Caregiving can be a gift. It can also be a burden. Helping a sick or needy person, especially a loved one, can take its toll on the body, mind, emotions and spirit. Stress is a common outcome of the physically, emotionally and mentally demanding work that caregiving entails.

It is very important that caregivers monitor their levels of stress. Caregivers must take steps to prevent damaging their personal health, social supports and mental health.

The following are indicators of caregiving stress: health problems, fatigue, guilt, insomnia, loss of concentration, irritability, anger, depression, anxiety, withdrawal and denial.

Caregiver are at higher than normal risk for mental health disorders, and should have a plan of self-care and stress management early in the caregiving process.

It is common for caregivers to become more involved without noticing how much time and energy is gradually being given to the job. When the symptoms of stress compound, gradually (or perhaps suddenly), caregivers can feel burned-out, exhausted and “at wits-end.” Unfortunately, this is how caregivers can unknowingly or unintentially become abusive is very rarely planned. It most commonly happens as a result of caregiver burnout.

A caregiver self-care plan might include red flags for stress symptoms and steps to take to keep stress at a relative minimum. It might also include support and resource information to employ when needs are greater.

Some questions caregivers can ask themselves:

  • What are reasonable and realistic limitations I have with regards to my physical ability to provide care?
  • How can I make sure that I give myself time each day to take care of my own personal needs and responsibilities?
  • Do I know all I can about the illness, limitations and supports of the person I care for so that my expectations are realistic and I know how to respond to their needs and behaviors?
  • Do I feel comfortable with the personal care needs (bathing, toileting, etc) of the person I care for? If not, how can I handle that situation?
  • Who can I talk to about the feelings I have about caregiving and know that I will be supported and encouraged? Who can help me problem solve when I feel stuck?
  • How will I know when it’s time to get more help for the work that I do or the feelings I’m having.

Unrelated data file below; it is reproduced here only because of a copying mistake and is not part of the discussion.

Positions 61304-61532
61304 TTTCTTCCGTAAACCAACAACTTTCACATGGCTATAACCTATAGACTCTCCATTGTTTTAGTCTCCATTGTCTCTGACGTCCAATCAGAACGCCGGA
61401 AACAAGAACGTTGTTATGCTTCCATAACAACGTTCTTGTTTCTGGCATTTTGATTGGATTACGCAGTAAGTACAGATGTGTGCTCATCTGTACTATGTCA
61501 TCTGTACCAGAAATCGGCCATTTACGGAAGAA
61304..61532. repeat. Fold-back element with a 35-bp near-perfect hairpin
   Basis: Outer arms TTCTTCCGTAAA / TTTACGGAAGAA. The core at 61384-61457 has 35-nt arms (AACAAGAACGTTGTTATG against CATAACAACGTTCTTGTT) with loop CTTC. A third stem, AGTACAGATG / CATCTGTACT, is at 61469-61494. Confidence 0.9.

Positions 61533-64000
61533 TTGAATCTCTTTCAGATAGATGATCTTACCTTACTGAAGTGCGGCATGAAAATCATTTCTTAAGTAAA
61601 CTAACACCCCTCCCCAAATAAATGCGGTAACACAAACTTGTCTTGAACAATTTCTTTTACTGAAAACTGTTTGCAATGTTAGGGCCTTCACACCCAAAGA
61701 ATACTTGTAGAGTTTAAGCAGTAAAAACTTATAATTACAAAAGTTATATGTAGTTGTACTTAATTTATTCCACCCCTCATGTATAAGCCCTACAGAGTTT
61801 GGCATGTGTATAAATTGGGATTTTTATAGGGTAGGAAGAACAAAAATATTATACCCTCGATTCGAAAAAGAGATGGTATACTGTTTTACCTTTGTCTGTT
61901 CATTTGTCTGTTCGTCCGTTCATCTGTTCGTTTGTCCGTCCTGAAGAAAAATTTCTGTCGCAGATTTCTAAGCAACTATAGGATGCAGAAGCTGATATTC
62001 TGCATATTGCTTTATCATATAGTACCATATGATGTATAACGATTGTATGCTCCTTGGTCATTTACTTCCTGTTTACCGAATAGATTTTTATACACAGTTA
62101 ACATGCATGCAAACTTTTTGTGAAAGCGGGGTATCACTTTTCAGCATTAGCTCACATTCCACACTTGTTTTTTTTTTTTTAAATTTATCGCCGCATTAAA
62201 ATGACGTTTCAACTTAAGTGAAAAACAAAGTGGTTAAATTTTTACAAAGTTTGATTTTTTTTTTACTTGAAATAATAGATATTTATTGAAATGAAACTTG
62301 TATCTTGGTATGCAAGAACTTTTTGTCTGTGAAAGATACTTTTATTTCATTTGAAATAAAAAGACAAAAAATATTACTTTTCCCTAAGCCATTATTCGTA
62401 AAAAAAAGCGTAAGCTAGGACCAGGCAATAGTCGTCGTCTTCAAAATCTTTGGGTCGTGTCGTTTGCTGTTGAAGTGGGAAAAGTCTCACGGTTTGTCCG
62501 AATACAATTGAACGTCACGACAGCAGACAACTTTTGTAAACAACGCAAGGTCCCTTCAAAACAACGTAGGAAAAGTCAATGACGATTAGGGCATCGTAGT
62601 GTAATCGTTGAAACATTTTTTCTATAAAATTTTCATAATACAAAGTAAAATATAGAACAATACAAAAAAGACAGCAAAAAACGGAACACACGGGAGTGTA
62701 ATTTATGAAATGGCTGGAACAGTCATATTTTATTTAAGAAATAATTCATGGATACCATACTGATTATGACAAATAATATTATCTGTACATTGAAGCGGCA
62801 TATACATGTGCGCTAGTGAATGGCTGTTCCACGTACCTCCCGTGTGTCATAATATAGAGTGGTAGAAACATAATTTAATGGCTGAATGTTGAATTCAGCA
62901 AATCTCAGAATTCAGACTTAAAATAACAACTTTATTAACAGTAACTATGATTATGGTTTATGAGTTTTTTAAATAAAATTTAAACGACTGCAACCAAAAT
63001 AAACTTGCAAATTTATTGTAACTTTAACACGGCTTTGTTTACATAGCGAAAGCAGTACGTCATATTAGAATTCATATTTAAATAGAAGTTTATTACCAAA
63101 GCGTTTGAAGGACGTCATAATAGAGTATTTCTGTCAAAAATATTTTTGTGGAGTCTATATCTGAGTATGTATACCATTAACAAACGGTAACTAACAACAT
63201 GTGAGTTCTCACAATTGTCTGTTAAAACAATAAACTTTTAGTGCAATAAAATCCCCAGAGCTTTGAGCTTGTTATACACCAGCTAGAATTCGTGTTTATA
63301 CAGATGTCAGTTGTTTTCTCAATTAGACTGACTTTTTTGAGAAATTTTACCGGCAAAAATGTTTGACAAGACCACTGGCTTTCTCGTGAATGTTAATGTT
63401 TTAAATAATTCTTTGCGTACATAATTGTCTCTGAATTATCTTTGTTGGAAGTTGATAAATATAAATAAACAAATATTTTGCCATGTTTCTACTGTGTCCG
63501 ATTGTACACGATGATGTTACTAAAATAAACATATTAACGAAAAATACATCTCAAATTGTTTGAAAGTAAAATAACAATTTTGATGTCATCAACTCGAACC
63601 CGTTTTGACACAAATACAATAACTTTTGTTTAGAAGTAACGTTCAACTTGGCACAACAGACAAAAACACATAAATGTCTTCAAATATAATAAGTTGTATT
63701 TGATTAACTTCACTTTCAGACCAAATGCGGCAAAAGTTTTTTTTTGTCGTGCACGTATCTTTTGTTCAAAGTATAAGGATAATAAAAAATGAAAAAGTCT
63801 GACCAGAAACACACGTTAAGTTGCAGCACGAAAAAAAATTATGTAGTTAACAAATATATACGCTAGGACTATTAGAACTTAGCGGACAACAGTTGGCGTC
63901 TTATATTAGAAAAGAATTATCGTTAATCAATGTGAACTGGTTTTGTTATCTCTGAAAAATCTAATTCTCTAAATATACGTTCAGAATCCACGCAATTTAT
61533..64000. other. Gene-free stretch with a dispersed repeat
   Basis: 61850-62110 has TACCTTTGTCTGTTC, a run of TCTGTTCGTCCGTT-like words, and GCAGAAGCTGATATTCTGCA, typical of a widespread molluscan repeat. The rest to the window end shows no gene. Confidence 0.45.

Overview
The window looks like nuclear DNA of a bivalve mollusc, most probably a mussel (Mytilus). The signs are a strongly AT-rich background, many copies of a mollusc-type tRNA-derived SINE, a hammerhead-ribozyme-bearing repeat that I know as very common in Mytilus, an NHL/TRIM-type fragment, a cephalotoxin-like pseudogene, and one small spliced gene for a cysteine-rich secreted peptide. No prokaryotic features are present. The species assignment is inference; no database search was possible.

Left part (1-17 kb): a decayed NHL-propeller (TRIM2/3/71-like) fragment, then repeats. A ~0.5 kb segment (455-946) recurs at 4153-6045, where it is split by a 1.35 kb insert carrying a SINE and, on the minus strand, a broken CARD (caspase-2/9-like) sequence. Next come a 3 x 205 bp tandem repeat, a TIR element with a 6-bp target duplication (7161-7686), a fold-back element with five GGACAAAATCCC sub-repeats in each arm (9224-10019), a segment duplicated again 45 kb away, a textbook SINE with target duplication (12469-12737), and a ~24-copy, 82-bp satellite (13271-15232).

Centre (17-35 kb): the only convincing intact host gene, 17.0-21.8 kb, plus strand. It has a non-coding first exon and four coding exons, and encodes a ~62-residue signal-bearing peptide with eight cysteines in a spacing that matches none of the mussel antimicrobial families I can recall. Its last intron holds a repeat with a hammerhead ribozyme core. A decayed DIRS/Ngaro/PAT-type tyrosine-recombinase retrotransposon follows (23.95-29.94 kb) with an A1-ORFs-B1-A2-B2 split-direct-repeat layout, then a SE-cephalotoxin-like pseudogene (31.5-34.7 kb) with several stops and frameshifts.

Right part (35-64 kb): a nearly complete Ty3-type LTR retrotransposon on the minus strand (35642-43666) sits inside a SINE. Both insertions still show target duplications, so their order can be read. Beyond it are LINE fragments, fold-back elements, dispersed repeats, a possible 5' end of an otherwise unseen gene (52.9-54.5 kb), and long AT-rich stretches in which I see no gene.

The following are self-care strategies that one can put into a self-care plan:


  • Reduce intake of refined sugar, caffeine, saturated fat, salt, junk
  • Eat “real” food (not highly processed or “junk” food)
  • Consume more vitamin rich, high fiber foods
  • Remember meals
  • Plan ahead for hungry times
  • Drink plenty of water (the sense of thirst diminishes in older age)


  • People who exercise regularly have more energy and better moods. They sleep better and feel healthier
  • Exercise results in the release of biochemicals that ward off stress, depression, anxiety and muscle tension
  • Start with slowly with new activities and consult a doctor for the best exercise plan for your health status and goals

Self-help activities

  • Take slow and deep breaths
  • Replace negative thinking with positive thinking
  • Forgive (yourself as well as others) & practice being more accepting of limits and realities
  • Cultivate a personal spiritual practice i.e. meditation
  • Engage in a hobby, take a class, learn a new skill
  • Journal
  • Cultivate a network of support, call on friends, neighbors and family to remain connected and to receive support for hard work and difficult feelings

Seek professional help

  • Consult your physician or health care provider when stress is lasting
  • Consult a psychiatrist, psychologist, social worker, pastoral counselor, community mental health clinic, nurse, stress clinic, family support agency any of the many supports that are available to help you manage your work, your health and your feelings
  • Consult a professional about the best behavior and communication approaches to use according to the illness of the person being cared for